Honey is in the culinary spotlight in Israel right now, with Rosh Hashanah – the Jewish New Year – upon us. Tradition and recipes galore call for this golden viscous elixir as a main ingredient.
Colony collapse disorder and bee die-offs are a global problem, according to the Greenpeace non-governmental environmental organization. But in Israel, honeybee populations maintain stable numbers thanks to agriculture research, technology initiatives and a national strategy to plant nectar-rich seedlings annually.
It’s a good thing the honeybees are kept happy and busy as it is customary to eat apples and challah dipped in honey to symbolize a sweet year ahead. And Israelis take this ritual very seriously.
Israelis consume 250 grams of honey per person in the Hebrew month of Tishrei, during the High Holiday festivals. According to the Israeli Honey Production and Marketing Board, on average, Israelis consume 600 grams of honey per person during the whole year.
Here are 10 buzz-worthy facts about honey in Israel:
1. Beekeeping, also known as apiculture, has been a profession in Israel since before the modern state came into being. The Israeli Honey Production and Marketing Board says the trade can be traced back to 1882 in this Land of Milk and Honey.
2. As of this year, there are 529 beekeepers keeping an eye on some 120,000 hives around the country. The bees produce approximately 35 kilograms of honey per hive annually.
3. The local bee tech scene is buzzing with new solutions to help combat colony collapse and improve natural pollination. According to the World Bee Project, 77 percent of our global food supply is dependent on bee pollination. Locally, BeeHero uses beehive sensors to monitor hives. Edete has an automated fruit orchard pollination system that does not require bees. BioBee mass-produces the earth bumblebee for natural pollination of various crops.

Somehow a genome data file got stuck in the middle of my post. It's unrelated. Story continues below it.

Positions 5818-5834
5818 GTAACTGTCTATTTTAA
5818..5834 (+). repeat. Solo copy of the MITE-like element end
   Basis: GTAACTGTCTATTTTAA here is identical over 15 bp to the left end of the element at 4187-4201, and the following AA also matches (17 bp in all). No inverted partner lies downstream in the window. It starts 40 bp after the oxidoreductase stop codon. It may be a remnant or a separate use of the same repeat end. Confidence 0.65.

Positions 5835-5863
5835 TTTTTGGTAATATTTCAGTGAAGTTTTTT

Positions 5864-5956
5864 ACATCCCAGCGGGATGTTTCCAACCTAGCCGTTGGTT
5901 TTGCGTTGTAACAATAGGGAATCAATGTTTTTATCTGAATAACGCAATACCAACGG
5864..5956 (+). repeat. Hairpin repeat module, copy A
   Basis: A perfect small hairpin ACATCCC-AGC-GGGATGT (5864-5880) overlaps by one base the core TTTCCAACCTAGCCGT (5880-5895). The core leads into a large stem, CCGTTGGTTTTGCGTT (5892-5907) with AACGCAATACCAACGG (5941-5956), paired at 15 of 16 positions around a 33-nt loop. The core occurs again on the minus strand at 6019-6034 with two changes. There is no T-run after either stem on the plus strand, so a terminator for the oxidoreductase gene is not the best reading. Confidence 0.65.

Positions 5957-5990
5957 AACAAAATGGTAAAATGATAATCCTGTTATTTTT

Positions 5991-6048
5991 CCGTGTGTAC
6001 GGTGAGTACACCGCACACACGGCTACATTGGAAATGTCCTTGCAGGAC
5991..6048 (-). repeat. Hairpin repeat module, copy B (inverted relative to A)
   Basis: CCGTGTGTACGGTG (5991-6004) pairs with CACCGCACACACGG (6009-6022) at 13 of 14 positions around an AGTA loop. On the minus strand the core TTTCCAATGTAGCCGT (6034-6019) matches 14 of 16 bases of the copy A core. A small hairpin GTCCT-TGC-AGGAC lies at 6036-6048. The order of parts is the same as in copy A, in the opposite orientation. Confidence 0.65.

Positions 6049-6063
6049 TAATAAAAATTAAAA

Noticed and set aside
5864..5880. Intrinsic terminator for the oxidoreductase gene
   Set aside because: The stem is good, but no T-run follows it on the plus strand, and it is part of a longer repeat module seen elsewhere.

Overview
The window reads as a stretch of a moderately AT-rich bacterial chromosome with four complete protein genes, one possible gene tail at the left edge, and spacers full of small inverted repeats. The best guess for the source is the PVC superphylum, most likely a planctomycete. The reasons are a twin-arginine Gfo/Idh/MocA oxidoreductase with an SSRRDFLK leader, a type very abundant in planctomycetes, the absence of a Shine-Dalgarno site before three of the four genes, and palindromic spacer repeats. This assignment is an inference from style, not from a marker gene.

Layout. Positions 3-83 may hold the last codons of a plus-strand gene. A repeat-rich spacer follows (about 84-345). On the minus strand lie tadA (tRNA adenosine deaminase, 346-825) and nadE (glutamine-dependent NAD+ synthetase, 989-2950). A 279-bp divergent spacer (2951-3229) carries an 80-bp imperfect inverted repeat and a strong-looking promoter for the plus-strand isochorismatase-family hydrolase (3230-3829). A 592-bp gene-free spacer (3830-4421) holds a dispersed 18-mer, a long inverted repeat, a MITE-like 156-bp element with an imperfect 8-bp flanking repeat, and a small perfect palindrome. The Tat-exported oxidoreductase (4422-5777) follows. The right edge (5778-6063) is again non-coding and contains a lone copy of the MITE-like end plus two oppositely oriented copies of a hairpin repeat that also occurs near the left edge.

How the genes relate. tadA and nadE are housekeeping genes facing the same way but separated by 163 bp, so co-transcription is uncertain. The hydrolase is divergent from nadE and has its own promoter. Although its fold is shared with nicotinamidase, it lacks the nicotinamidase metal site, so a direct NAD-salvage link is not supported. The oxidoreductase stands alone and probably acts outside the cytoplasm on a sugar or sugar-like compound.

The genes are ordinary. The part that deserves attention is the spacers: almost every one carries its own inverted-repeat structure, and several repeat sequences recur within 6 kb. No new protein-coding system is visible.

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4.Oracle and the World Bee Project are collaborating on a data collection project that is meant to help farmers manage bee and pollinator habitats. The global project is currently underway, as a pilot, in the UK, Ireland and Israel.
5. Israelis consume 4,500 tons of honey per year. According to the Honey Board, in the period leading up to Rosh Hashanah, Israelis consume 40 percent of the overall annual intake.
6. A new citrus honey on the market this year is named for Nechama Rivlin, the late wife of Israeli President Reuven Rivlin. Earlier this month, CEO of the Honey Board Zeev Meidan gave the president a jar of the new honey. “Growing up on an agricultural settlement, she loved Israeli honey with its citrus scent and saw in you the fulfillment of Zionism. Thank you for honoring her memory with this honey that you have produced,” Rivlin told representatives of the Honey Production and Marketing Board and beekeepers from around the country at their annual visit to the president’s residence.
7. Students from the WIZO Nir Ha’Emek Youth Village represented Israel at the 10th Annual International Meeting of Young Beekeepers in Slovakia earlier this year, winning second place in the mixed delegation category. “I was so happy to hear the young generation of beekeepers did so well. The apple and honey doesn’t fall far from the tree,” President Rivlin told them at a meeting at his residence.
8. Local beekeepers collaborate with JNF-KKL to plant some 100,000 plants that produce pollen and nectar annually to help honey production.
9. There are 1,100 species of bees in Israel. The Israeli honeybee is actually of Italian origin, and is known as the Apis mellifera ligustica – a subspecies of the western honey bee.
10. Israeli honey cake, known by its Yiddish name lekach, is a traditional Rosh Hashana must-have. It is a sweet cake made with spices, orange juice and sometimes coffee, to symbolize a sweet new year.
Viva Sarah Press is a journalist and speaker. She writes and talks about the creativity and innovation taking place in Israel and beyond. www.vivaspress.com